A Houston megachurch pastor and longtime spiritual adviser to President George W. Bush was indicted in federal court Thursday on claims that he sold more than $1 million in worthless Chinese bonds to vulnerable and elderly investors, some of whom lost their life savings to the alleged scheme.
The two men were also sued by the Securities and Exchange Commission in the same federal court on allegations that they violated financial laws.
According to prosecutors, Caldwell used his influence as the pastor of the 16,000-member Village United Methodist Church to dupe investors into buying historical Chinese bonds issued decades ago.
Caldwell and Smith, a 55-year-old who operates a Shreveport-based financial management firm, allegedly promised investors sky-high returns — sometimes 15 times what they invested — assuring them all along that they could be later sold for tens of millions of dollars.
In reality, prosecutors said, the bonds were collector’s items. “These bonds were issued by the former Republic of China prior to losing power to the communist government in 1949,” U.S. Attorney Alexander C. Van Hook said in a statement. “They are not recognized by China’s current government and have no investment value.”
Caldwell and Smith could not immediately be reached for comment Friday morning. It was not clear if they had retained defense attorneys or entered pleas.
The indictment and SEC lawsuit could mark a humiliating fall from grace for Caldwell, a prominent religious leader who long held the 43rd president’s ear as his closest spiritual adviser. After developing a friendship with Bush when he was the Texas governor, the 64-year-old pastor led the benediction at both of Bush’s inaugurations and officiated his daughter Jenna’s wedding in 2008. The same year, he endorsed President Barack Obama in his bid for the White House.
Caldwell, who started his career as an investment banker and bond broker, has led the Windsor Village church since 1982, when it had just 25 parishioners, according to the church’s website. In the time since, membership has swelled into the tens of thousands. Caldwell has also launched community development projects in the Houston area, including schools, an AIDS outreach center and a nutrition program.
His financial background has long played a role in his ministry. His 1999 book, “The Gospel of Good Success: A Road Map to Spiritual, Emotional and Financial Wholeness,” discusses how he transformed his megachurch into a “Kingdom-building machine” and advises readers on how to “create wealth God’s way,” among other things.
“This is not a get-rich-quick scheme,” Caldwell told the Dallas Morning News in a 1999 interview about the book. “It’s about being faithful to God and receiving what God has for you,” he said, and being “a blessing on God’s terms to others.”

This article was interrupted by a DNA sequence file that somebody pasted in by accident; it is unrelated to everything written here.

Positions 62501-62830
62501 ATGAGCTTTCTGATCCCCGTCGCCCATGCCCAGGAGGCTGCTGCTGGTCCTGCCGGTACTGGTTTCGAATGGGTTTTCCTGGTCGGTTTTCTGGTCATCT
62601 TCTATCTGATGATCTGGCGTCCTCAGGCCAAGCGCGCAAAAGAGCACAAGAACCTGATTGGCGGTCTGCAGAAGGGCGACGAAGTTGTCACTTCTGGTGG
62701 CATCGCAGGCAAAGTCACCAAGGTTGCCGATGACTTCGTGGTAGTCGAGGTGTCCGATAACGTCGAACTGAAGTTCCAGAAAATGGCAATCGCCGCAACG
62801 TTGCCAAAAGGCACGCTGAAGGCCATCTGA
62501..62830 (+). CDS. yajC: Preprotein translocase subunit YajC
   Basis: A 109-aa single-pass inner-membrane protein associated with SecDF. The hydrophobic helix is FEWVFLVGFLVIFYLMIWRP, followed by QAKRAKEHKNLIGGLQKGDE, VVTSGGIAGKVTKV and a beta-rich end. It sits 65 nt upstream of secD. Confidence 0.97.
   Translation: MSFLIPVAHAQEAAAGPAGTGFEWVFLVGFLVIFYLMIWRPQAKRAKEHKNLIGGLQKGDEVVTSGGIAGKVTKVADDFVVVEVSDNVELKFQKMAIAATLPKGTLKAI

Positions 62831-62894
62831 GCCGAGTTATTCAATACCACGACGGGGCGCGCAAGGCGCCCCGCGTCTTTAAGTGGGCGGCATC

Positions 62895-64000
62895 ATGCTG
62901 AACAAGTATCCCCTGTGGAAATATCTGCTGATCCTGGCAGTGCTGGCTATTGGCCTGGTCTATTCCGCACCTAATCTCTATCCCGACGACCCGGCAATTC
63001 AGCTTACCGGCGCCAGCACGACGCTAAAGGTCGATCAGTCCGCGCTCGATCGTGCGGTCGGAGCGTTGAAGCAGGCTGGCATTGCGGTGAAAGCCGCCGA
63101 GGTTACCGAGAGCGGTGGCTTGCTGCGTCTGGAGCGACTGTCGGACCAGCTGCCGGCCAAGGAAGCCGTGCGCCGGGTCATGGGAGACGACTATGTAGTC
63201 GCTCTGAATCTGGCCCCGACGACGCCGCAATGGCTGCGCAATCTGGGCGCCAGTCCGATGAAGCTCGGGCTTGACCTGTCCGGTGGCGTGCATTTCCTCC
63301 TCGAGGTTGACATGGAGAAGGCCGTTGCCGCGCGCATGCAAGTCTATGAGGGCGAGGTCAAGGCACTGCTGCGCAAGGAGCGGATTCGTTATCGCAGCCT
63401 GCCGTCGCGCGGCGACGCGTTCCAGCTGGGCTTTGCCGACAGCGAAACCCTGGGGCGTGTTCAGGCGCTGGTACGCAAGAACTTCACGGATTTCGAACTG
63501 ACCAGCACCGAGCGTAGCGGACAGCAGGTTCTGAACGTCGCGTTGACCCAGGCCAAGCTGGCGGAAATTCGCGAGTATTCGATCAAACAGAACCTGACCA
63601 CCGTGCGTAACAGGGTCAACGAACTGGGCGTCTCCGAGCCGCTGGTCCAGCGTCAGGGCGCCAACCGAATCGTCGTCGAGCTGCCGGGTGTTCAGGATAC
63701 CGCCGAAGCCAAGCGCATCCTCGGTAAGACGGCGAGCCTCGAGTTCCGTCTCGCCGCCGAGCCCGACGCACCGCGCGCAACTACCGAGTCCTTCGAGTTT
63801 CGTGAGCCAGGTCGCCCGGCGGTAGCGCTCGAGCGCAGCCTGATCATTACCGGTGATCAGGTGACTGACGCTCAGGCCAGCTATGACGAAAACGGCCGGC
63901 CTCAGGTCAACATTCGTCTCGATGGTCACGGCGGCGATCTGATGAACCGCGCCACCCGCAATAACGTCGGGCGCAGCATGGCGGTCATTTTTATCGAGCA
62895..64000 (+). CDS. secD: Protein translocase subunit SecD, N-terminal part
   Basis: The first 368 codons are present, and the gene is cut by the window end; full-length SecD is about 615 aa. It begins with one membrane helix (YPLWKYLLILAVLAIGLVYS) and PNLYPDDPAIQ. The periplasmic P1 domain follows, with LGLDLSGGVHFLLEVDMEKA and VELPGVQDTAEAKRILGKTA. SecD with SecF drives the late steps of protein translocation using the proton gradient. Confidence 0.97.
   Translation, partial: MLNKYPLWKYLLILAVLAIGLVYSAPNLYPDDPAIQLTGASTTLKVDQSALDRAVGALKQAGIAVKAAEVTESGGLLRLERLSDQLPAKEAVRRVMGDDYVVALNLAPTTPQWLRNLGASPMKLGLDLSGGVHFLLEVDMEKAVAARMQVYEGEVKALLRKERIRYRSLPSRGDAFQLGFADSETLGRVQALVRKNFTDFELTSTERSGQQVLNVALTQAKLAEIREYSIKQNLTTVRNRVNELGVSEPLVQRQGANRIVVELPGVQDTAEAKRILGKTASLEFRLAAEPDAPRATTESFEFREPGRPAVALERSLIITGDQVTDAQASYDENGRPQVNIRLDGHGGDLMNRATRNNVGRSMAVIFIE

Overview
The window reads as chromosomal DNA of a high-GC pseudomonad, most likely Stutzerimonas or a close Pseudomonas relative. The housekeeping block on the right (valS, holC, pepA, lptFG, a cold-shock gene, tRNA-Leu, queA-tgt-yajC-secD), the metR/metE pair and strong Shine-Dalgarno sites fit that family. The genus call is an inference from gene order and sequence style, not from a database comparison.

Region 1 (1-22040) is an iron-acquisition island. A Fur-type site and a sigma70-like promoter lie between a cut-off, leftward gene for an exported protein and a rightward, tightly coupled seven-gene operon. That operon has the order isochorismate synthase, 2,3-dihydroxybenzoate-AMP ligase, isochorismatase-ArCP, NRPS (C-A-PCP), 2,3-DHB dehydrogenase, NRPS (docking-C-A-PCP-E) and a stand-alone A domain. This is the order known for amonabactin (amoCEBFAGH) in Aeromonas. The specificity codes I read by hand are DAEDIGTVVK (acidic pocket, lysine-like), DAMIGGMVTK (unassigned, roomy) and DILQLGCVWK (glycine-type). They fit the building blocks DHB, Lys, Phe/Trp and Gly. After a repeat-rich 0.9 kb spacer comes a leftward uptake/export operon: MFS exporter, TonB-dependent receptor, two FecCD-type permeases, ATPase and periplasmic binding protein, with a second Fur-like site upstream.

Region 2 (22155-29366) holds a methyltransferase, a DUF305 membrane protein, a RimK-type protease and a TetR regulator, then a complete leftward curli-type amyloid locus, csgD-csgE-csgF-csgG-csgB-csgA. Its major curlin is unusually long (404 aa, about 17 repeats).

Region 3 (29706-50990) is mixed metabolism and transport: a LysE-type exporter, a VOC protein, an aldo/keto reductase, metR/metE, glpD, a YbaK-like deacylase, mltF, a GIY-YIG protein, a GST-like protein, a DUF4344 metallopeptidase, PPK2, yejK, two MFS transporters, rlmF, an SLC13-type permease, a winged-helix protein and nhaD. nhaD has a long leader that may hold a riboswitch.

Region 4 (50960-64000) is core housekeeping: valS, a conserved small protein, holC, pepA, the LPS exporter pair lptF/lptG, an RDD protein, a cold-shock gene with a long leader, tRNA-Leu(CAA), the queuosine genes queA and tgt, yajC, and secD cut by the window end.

Historical bond schemes like the one Caldwell and Smith are alleged to have orchestrated are a common, if unsophisticated, tool for scam artists, according to the U.S. Treasury Department. Railroad bonds and other types of historical bonds are traded among niche collectors, but they are worthless as securities and without value as investments.
According to court documents from the SEC posted by ABC13, Caldwell and Smith lured in 29 investors, most of them vulnerable and elderly, telling some they stood to rake in exorbitant returns in a matter of weeks.
Smith, who had years of experience as a financial planner, told investors that the bonds were “risk free” and “guaranteed” and that he had invested some $250,000 in them himself, the SEC complaint states. Once someone agreed to invest, Caldwell would have them wire money to an associate or to a company he and his wife controlled in Wyoming, according to the complaint.
Some people gutted their annuities to invest in the bonds, officials said. In one instance, Smith told an investor who put up $800,000 that the bonds were backed by gold or silver, when in fact the bonds were in default and no liquid market existed for them, according to the SEC complaint.
“Although many investors did not understand the investment, they ultimately trusted Smith and took comfort in the fact that a high-profile pastor was offering the investment,” the complaint reads.
When the pair failed to provide investors with the promised payouts, they invented elaborate excuses for why they had been unable to sell them, officials alleged.
“Instead of investing the funds, the defendants used them to pay personal loans, credit card balances, mortgages, vehicle purchases and other expenses,” Van Hook, the prosecutor, said.
Caldwell and Smith each face up to 20 years in prison on the wire fraud counts and 10 years for the money laundering counts, as well as a $1 million fine.
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